• Mariah Reynolds "plays" a local artist's sculpted musical instrument at a previous Lower Keys Underwater Music Festival in the Florida Keys National Marine Sanctuary. The event at Looe Key Reef, off Big Pine Key, features a Keys radio station's ocean-themed broadcast, with music and coral reef conservation announcements piped beneath the sea. Underwater enthusiasts can participate in person or listen online. (Photo by Bob Care, Florida Keys News Bureau)

     

  • By: Carol Shaughnessy
  • June 17, 2020

Conservation-minded divers and snorkelers can enjoy a unique underwater concert that supports reef protection Saturday, July 11, in the Florida Keys —  home to the continental United States’ only living coral barrier reef.

Now in its 36th year, the Lower Keys Underwater Music Festival is held in the Florida Keys National Marine Sanctuary at beautiful Looe Key Reef (about six miles south of Big Pine Key). Activities take place under permit from the sanctuary, which protects the waters around the entire Florida Keys island chain.

Looe Key Reef

The one-of-a-kind festival takes place at Looe Key Reef, an area of the sanctuary about six miles south of Big Pine Key.

For more than three decades, the unique “submerged songfest” has encouraged coral reef protection and environmentally responsible diving in the Keys’ colorful ocean realm.

Lower Keys resident Bill Becker and a buddy started the offbeat festival as an arts and cultural offering, but they didn’t really expect it to last.

“Originally this was just supposed to be a one-time event,” admitted Bill. “People loved it. They said, ‘What a great idea. It’s normally a silent world down there, but with music now it just enhances the whole diving experience. Let’s do it every year.'”

So the four-hour marine musical event is staged annually by Keys radio station US1 104.1 FM — where Bill is the longtime news director — in partnership with the Lower Keys Chamber of Commerce.

Bill programs an ocean-themed playlist of selections that are broadcast on the station, and piped underwater via speakers suspended beneath boats above the reef.

Swimming among Looe Key’s colorful tropical fish and coral formations, participants can sway to a sea-focused “soundtrack” made up of ditties like the Beatles’ “Yellow Submarine,” Jimmy Buffett’s “Fins” and the theme from “The Little Mermaid.”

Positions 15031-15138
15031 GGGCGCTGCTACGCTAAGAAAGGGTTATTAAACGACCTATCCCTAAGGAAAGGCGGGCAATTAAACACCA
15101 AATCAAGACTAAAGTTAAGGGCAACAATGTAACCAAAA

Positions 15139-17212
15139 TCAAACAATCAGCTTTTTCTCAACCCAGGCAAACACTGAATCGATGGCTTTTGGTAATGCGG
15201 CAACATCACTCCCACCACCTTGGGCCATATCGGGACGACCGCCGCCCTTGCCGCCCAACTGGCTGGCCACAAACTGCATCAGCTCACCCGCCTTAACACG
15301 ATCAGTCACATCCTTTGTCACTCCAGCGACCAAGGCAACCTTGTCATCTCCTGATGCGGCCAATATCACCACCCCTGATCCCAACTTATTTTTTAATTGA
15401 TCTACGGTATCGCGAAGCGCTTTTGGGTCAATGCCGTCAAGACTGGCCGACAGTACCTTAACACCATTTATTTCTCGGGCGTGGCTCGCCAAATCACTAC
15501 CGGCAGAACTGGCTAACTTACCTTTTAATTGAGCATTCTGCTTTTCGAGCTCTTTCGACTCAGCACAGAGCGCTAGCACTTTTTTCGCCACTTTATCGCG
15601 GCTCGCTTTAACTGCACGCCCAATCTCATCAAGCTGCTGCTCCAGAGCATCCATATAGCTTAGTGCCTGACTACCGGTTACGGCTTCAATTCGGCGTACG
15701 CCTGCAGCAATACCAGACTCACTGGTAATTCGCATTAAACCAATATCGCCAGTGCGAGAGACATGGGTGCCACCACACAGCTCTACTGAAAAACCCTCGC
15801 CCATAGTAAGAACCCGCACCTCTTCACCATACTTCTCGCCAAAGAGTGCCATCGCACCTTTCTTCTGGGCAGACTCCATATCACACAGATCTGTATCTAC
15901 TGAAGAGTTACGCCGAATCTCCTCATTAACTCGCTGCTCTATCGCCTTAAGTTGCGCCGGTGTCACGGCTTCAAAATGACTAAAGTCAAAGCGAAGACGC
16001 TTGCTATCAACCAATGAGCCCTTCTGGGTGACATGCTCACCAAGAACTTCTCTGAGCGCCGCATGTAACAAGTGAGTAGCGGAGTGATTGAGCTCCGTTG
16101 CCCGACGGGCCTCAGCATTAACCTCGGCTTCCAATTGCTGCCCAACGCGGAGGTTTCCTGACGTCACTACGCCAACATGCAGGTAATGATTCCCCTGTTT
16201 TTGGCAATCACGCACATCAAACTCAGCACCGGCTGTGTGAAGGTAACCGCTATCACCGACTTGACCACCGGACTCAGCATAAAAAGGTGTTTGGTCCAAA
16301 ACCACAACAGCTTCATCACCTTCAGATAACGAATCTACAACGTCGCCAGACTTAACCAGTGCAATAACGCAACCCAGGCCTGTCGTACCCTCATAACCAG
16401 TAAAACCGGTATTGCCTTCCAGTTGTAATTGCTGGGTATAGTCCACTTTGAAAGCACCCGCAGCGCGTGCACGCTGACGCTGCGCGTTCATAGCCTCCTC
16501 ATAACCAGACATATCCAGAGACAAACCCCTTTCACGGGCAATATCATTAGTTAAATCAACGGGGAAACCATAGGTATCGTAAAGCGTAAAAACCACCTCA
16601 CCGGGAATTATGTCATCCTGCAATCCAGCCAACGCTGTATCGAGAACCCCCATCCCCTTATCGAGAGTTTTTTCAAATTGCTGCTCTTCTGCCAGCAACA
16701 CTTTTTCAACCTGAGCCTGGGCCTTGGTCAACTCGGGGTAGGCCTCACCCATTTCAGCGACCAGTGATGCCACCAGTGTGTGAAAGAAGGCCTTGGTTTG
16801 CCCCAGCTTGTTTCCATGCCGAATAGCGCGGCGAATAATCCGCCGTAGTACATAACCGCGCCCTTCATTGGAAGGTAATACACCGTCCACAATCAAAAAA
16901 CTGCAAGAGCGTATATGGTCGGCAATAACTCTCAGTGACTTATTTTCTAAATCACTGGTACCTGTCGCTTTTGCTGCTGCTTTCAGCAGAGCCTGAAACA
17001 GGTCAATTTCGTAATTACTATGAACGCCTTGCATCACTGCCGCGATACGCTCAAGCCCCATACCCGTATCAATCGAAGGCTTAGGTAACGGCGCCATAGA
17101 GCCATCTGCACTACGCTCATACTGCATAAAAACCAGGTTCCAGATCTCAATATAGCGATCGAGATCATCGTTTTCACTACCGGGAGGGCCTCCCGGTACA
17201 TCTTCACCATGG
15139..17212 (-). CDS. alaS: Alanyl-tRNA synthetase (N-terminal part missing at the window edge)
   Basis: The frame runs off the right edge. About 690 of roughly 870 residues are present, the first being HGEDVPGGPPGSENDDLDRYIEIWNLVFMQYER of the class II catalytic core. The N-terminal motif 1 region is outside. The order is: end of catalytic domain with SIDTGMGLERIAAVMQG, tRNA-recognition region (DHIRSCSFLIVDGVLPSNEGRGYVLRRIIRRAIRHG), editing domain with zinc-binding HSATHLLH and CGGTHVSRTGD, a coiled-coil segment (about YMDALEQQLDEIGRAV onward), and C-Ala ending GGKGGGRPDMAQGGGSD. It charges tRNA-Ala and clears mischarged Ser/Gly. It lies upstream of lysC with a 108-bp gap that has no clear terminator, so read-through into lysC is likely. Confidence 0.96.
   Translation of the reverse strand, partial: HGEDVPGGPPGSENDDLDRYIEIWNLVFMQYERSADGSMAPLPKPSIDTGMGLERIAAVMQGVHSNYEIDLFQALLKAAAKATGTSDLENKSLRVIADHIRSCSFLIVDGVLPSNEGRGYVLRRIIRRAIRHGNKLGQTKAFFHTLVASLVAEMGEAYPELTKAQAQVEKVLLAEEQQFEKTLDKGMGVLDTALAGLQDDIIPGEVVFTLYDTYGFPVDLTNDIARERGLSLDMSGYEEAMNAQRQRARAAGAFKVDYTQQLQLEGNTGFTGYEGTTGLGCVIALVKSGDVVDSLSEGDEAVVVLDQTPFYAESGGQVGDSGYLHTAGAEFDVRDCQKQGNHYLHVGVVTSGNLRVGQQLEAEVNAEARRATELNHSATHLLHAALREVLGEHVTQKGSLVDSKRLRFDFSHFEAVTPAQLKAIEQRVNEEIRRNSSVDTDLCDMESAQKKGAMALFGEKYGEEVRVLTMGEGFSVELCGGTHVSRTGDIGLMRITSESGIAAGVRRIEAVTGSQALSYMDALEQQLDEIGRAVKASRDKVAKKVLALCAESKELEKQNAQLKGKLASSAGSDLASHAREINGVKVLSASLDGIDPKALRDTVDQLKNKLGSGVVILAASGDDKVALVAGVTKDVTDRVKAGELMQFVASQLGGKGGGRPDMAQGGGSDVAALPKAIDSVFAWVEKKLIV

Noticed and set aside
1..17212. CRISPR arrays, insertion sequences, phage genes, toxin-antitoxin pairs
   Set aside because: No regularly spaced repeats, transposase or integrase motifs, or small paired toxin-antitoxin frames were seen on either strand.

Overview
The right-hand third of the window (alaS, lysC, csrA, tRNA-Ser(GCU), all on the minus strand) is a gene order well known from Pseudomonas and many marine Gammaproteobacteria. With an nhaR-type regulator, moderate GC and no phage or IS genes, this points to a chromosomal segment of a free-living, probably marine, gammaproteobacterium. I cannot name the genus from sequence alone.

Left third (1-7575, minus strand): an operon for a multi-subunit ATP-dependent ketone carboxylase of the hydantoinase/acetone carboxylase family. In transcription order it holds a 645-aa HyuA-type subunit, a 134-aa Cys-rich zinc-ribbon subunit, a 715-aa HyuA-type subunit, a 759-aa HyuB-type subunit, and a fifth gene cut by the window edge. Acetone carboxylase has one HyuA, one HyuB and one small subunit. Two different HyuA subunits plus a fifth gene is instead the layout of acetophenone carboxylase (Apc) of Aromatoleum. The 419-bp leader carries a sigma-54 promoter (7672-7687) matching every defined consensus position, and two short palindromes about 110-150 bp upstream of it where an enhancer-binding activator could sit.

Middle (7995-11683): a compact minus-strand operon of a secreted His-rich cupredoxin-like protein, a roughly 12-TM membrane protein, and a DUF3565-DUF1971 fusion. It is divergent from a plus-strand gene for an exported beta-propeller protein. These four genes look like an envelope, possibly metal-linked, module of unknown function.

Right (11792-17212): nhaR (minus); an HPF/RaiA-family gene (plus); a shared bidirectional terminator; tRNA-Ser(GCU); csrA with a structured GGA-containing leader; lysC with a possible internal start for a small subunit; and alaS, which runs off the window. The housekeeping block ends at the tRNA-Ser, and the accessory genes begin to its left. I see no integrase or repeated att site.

This year, underwater enthusiasts who can’t be in the Keys for the festival can participate remotely, sharing the listening experience via the station’s website at us1radio.com/.

mermaid at Underwater Music Festival

Samantha Langsdale blows air through a sculpted “musical instrument” during a past Lower Keys Underwater Music Festival. (Photo by Bob Care, Florida Keys News Bureau)

For those planning to immerse themselves in the experience at Looe Key, social distancing and other safety protocols to combat COVID-19 will be observed on all charter dive boats — and should be practiced on private vessels as well.

To support the festival’s conservation message, the underwater music will be interspersed with diver-awareness messages about ways to minimize environmental impacts on the world’s coral reefs, whose rich biodiversity has led them to be called the rainforests of the sea.

“We put music underwater so that the divers and snorkelers and fish and the marine life can enjoy it,” said Bill. “And at the same time, we have a serious message about the coral reef — about preserving the reef, lessening our own impacts to it and being aware of just how important the reef is.”

Along with its focus on environmentally conscious diving, the festival also offers a bucket-list underwater experience. Some participants might even spot “mermaids” and other costumed characters swaying beneath the waves, adding visual excitement to the one-of-a-kind conservation concert.

So what does the music sound like? Divers and snorkelers describe it as clear and ethereal, seemingly absorbed through their entire bodies instead of just their ears.

And while Bill generally includes a few whale songs on his playlist, the broadcast has never attracted any whales. Smaller fish, though, appear to like the music — divers often report seeing them moving to the beat.

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